This poem, written by Clara Barton, was written in honor of the many women who went to the battlefields of the Civil War. The women who went to the field, you say, The women who went to the field; and pray What did they go for? Just to be in the way!– They’d not know the difference betwixt work and play, What did they know about war anyway? What could they do? of what use could they be? They would scream at the sight of a gun, don’t you see? Just fancy them round where the bugle notes play, And the long roll is bidding us on to the fray. Imagine their skirts ‘mong artillery wheels, And watch for their flutter as they flee ‘cross the fields When the charge is rammed home and the fire belches hot; They never will wait for the answering shot. They would faint at the first drop of blood, in their sight. What fun for us boys, — (ere we enter the fight;) They might pick some lint, and tear up some sheets, And make us some jellies, and send on their sweets, And knit some soft socks for Uncle Sam’s shoes, And write us some letters, and tell us the news. And thus it was settled by common consent, That husbands, or brothers, or whoever went, That the place for the women...

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Marozia

Known for: figure in papal politics, ancestor of Popes Dates: ~892 – ~937 Background, Family: Father: Theophylact Mother: Theodora Husbands: Alberic I of Spoleto Guido of Tuscany Hugh of Provence Rumored lover: Pope Sergius III Children: Alberic II by Alberic I John XI, rumored to be the illegitimate son of Pope Sergius III Marozia was the daughter of Theodora and Theophylact, who had been influences in the papacies of Sergius III and Anastasius III. Persistent stories associate Sergius with Marozia as lovers, and allege that when Marozia was 15 she had a son by Sergius. Marozia was married three times, to Alberic I of Spoleto, Guido of Tuscany, and Hugh of Provence. Marozia herself wielded power and influence during the papacy of John X. He gave her titles of “Senatrix” and “Patricia.” But Marozia became angry when John X allied himself with Hugh of Provence, who had become king of Italy, and imprisoned John. Then Marozia had her son elected pope as John XI — the same son who was reputedly the illegitimate son of Sergius III. Marozia’s son Alberic II by her first husband, making him a half-brother to John XI, was the “prince” of Rome. He became angered when Marozia married Hugh of Italy, and Alberic imprisoned his mother and John XI. From Historians: An example of one historian’s judgment of Theodora and Marozia: Towards the beginning...

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Jane Addams: A Modern Lear

This is a version of an 1896 speech by Jane Addams, published in 1912 as a magazine article, on the Pullman strike and its ethical lessons. ¬†Addams compares George Pullman, the owner of the Pullman Company, to Shakespeare‘s King Lear. —————– Those of us who lived in Chicago during the summer of 1894 were confronted by a drama which epitomized and, at the same time, challenged the code of social ethics under which we live, for a quick series of unusual events had dispelled the good nature which in happier times envelopes the ugliness of the industrial situation. It sometimes seems as if the shocking experiences of that summer, the barbaric instinct to kill, roused on both sides, the sharp division into class lines, with the resultant distrust and bitterness, can only be endured if we learn from it all a great ethical lesson. To endure is all we can hope for. It is impossible to justify such a course of rage and riot in a civilized community to whom the methods of conciliation and control were open. Every public-spirited citizen in Chicago during that summer felt the stress and perplexity of the situation and asked himself, “How far am I responsible for this social disorder? What can be done to prevent such outrageous manifestations of ill-will?” If the responsibility of tolerance lies with those of the widest vision,...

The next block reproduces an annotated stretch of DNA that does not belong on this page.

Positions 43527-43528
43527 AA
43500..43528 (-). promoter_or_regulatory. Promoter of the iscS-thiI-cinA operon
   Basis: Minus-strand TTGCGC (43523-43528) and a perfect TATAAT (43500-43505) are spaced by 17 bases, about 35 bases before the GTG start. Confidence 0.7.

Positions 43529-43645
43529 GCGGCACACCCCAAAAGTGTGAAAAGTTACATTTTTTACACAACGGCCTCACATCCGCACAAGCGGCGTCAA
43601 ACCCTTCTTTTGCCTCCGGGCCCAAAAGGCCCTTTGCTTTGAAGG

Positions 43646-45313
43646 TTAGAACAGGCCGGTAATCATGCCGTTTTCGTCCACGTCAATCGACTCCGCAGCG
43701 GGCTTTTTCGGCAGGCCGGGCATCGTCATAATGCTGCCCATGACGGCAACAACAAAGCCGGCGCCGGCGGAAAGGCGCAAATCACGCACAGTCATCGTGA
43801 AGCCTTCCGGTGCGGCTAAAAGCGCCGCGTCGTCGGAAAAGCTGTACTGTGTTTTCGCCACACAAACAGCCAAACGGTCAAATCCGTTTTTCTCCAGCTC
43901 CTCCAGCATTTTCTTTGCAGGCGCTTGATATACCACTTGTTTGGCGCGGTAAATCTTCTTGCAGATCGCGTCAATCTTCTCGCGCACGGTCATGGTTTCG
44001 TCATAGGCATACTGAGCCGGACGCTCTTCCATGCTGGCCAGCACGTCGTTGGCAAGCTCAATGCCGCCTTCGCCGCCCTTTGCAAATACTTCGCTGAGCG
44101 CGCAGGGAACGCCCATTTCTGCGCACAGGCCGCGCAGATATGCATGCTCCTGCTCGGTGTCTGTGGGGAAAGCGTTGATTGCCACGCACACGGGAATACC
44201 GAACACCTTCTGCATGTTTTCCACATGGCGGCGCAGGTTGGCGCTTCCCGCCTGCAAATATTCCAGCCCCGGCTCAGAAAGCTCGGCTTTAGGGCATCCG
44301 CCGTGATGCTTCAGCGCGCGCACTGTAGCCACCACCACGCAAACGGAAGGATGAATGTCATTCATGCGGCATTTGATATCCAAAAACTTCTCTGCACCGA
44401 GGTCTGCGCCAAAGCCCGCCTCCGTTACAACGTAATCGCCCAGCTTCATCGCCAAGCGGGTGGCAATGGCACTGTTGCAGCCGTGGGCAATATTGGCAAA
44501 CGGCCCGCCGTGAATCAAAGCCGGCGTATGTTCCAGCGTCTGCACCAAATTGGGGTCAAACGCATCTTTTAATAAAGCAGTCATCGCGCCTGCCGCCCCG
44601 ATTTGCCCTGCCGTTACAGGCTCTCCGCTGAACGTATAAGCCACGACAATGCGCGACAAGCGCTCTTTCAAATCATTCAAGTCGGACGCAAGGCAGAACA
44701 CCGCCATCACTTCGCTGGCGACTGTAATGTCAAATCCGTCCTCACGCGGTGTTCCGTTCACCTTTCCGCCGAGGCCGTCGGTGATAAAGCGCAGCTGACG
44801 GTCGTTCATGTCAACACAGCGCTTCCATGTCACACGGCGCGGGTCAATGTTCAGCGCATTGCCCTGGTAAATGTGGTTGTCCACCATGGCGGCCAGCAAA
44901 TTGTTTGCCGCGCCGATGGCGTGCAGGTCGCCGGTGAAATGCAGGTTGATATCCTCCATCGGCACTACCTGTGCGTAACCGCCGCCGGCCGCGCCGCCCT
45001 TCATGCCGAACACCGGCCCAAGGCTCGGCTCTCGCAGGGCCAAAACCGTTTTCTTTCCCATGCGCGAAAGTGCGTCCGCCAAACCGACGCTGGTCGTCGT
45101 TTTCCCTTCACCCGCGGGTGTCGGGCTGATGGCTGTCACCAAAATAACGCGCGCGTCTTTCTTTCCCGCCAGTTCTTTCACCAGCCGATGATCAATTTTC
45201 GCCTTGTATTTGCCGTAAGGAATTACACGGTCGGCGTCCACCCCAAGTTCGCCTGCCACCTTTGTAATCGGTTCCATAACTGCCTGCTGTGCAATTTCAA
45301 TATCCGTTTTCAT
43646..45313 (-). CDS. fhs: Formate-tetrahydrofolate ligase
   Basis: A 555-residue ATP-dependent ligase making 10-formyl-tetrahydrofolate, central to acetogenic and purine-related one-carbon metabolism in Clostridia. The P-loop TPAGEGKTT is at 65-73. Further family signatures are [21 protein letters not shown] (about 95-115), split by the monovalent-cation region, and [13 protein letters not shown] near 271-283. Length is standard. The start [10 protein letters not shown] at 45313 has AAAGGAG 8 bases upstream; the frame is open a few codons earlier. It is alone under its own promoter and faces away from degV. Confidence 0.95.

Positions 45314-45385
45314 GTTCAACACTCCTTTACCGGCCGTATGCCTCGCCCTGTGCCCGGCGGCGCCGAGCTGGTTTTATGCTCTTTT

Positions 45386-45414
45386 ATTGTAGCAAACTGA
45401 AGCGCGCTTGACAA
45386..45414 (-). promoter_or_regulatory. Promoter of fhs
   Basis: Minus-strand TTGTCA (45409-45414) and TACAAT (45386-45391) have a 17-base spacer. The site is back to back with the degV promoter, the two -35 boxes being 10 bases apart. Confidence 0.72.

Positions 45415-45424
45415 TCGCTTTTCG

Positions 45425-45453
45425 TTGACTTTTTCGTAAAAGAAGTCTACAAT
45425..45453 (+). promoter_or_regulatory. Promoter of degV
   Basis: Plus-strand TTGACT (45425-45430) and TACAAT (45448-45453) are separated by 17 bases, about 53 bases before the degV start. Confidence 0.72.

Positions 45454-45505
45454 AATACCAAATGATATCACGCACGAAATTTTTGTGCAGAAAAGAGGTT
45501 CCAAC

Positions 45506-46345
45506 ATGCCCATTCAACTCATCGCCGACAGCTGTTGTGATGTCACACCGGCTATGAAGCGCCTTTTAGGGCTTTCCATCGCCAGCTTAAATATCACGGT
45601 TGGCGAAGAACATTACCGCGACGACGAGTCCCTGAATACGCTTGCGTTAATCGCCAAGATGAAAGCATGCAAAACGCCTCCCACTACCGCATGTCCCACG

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Meeting the Herschels – Maria Mitchell

Source: Maria Mitchell, The Century vol. 38, 1889. About this text: Maria Mitchell reflects on an 1857 visit to Sir John Herschel, British astronomer, and his family. Mitchell, an astronomer who later taught at Vassar, reflects in this 1889 article on the work of William Herschel, John’s father, and of Caroline Herschel, William’s co-worker and sister and John’s aunt. Of special interest to women’s history are Mitchell’s reflections on Caroline Herschel and her astronomical work, her unmarried state and her complete dedication to her brother. From The Century, volume 38, 1889, the year of Mitchell’s death. In visiting Europe some years since with the definite purpose of traveling for study, I accepted whatever letters were offered me to aid me in my efforts. Among others, one of my scientific friends sent me half a dozen letters of introduction, and then in a private note said, “I dare not give you a letter to the ‘Bear of Blackheath.'” Many times while crossing the Atlantic 1 found myself wondering who the “Bear of Blackheath” might be. One of the first friends I made in London was Mr. Airy, the astronomer royal at Greenwich. I was adopted at once as one of the household, and upon the care of that family my comfort in the whole of my tour largely depended. But sitting one day in the drawing-room with the astronomer royal,...